Journey back to the ice: Skaters recover after slash

ACCIDENT

April 23, 2007|By Amy Burkholder CNN
Canadian pairs skaters Bryce Davison and Jessica Dube placed in the Top 10 at last year's World Figure Skating Championships.

Their story reads like a figure skating fairy tale: Jessica Dube, a 19-year-old, French-speaker, and at 4 feet 11, a pixie princess. The handsome Bryce Davison, 21, was her English-speaking prince. Among Canada's top-ranked pairs skaters, they just clicked.

"We couldn't speak each other's languages -- we just knew what the other was thinking on the ice," explains Davison. "All it took was a glance at each other's eyes and we knew what was going on."

Dube and Davison placed in the Top 10 at last year's World Figure Skating Championships and had every ambition for a top spot at the Four Continents Ice Skating Championships in Colorado Springs, Colorado, in February.

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But that's when, in mid-spin, Davison's skate hit Dube's face.

On ESPN's exclusive video of the February 8 accident, the audience audibly gasps as one moment the pair are side by side in a "camel spin," a move judged by its spectacular speed and how close they get; and the next moment, Dube collapses in sobs, blood staining the ice.

For months, the brutal accident played on YouTube. Now back on the ice, the skaters are talking about their recovery -- emotional as well as physical -- after the devastating accident.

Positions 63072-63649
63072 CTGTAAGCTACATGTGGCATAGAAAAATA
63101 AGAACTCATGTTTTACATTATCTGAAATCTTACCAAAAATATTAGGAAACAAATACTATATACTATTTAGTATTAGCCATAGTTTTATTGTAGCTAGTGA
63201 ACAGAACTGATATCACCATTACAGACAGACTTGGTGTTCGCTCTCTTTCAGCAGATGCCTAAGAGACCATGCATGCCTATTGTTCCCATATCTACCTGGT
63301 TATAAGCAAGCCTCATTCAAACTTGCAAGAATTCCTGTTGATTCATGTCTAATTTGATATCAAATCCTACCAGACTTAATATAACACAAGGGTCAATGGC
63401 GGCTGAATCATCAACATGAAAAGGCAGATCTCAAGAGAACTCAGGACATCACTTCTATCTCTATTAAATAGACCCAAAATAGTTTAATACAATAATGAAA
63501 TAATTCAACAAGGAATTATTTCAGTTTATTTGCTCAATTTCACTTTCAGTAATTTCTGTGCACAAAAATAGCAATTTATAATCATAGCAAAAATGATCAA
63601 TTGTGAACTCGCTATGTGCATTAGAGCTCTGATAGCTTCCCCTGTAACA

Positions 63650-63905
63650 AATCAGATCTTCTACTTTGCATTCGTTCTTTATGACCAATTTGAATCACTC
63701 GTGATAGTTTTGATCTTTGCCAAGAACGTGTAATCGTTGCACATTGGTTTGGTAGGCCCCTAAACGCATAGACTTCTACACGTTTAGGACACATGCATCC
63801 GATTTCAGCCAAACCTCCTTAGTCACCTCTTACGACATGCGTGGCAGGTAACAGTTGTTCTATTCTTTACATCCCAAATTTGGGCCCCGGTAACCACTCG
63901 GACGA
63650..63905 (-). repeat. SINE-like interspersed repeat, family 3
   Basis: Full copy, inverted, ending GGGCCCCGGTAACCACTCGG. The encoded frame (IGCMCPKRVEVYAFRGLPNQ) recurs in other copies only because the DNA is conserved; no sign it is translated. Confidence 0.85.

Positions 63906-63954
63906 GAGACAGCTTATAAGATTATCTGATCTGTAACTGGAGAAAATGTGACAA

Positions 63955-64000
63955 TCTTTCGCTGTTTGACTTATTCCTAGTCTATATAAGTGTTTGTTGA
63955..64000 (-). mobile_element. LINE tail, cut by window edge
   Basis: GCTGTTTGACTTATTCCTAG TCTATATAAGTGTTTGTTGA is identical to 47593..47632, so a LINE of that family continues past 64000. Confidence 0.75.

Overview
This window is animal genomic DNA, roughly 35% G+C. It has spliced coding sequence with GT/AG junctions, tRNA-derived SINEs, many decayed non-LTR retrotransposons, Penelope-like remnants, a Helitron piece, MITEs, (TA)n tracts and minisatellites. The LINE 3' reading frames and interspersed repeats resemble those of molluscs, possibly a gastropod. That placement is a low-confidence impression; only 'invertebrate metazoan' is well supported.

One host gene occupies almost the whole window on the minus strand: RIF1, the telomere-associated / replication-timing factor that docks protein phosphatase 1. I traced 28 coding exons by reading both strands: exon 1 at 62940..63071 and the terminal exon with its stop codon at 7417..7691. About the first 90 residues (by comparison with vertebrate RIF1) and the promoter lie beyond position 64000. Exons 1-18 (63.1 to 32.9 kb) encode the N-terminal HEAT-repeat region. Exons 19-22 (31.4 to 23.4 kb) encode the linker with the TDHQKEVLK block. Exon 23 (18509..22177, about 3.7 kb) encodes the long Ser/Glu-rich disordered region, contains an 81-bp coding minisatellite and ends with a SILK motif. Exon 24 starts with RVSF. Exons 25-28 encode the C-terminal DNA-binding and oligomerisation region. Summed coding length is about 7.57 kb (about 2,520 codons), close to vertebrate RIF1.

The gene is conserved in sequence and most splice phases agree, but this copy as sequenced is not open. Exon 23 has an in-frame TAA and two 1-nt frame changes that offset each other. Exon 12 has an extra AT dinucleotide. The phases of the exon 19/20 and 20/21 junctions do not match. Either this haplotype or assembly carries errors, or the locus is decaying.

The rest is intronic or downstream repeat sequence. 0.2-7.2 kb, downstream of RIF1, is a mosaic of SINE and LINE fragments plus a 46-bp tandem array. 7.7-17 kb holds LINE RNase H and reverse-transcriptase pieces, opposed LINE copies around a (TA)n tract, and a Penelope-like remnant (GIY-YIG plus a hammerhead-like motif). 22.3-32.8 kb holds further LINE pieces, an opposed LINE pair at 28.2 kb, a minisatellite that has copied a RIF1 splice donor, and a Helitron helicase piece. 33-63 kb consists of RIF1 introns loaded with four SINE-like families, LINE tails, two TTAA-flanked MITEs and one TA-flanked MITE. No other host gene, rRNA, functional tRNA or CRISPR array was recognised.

"We were skating the best we've skated our long program all year and all of a sudden -- maybe there was a lapse in our focus," recalls Davison. "The half-revolution before my skate hit her face, I knew we were too close."

The skate, which has two blades just millimeters apart, was estimated to be going 40 mph when it slashed Dube's face.

Pumped full of morphine, Dube was rushed to Memorial Hospital in Colorado Springs, where she was met by facial trauma surgeon J. Christopher Pruitt. She'd already lost a lot of blood from the gash, which was nearly four inches long, stretching across the bridge of her nose and onto her cheek -- and deep.

"You could do a similar cut with a knife blade being slashed across the face," says Pruitt. "Fortunately, the wound occurred along 'relaxed skin tension lines.' Those tend to heal with less conspicuous scars. We were able to get it back together with a good degree of accuracy." Pruitt closed the wound in layers with some 80 stitches. Dube was back on the ice within 10 days. But the injury required more than physical healing. Dube and Davison required post-traumatic stress counseling, painfully reliving the accident.

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